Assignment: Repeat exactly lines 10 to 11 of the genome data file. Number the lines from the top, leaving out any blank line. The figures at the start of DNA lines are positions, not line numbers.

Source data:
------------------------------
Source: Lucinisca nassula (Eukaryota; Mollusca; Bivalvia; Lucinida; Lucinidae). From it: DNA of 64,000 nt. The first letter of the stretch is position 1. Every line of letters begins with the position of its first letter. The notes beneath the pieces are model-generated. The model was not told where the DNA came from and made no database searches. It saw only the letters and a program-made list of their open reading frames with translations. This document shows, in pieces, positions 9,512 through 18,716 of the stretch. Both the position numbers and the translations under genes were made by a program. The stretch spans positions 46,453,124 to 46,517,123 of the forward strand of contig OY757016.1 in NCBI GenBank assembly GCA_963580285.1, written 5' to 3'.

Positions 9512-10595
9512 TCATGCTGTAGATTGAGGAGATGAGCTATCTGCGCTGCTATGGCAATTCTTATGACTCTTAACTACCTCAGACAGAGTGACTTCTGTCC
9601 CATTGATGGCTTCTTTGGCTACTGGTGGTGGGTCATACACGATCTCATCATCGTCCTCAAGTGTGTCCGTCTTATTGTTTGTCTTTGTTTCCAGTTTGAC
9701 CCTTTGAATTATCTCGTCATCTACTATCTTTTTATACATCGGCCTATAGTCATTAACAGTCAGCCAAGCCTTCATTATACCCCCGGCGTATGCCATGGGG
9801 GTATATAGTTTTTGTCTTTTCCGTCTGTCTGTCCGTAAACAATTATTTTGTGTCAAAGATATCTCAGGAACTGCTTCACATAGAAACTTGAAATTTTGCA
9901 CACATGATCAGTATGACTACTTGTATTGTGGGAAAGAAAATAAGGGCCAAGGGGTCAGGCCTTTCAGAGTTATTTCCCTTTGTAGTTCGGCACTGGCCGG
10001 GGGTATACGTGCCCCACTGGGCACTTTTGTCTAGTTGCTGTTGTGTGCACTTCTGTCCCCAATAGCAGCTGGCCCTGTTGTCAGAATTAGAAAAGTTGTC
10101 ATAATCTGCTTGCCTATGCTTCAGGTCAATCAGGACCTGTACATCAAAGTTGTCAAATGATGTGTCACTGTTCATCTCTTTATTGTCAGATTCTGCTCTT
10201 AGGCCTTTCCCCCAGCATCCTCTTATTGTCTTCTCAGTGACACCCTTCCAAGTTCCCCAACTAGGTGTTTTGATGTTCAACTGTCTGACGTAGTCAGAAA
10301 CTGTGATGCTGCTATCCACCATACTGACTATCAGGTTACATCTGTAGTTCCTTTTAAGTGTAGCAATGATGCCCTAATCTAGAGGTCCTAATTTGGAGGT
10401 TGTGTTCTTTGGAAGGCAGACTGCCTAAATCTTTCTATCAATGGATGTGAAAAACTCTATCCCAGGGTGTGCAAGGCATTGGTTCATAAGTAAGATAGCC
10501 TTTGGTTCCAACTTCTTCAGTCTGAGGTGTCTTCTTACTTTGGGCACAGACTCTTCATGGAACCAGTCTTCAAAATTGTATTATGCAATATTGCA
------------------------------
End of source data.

10201 AGGCCTTTCCCCCAGCATCCTCTTATTGTCTTCTCAGTGACACCCTTCCAAGTTCCCCAACTAGGTGTTTTGATGTTCAACTGTCTGACGTAGTCAGAAA
10301 CTGTGATGCTGCTATCCACCATACTGACTATCAGGTTACATCTGTAGTTCCTTTTAAGTGTAGCAATGATGCCCTAATCTAGAGGTCCTAATTTGGAGGT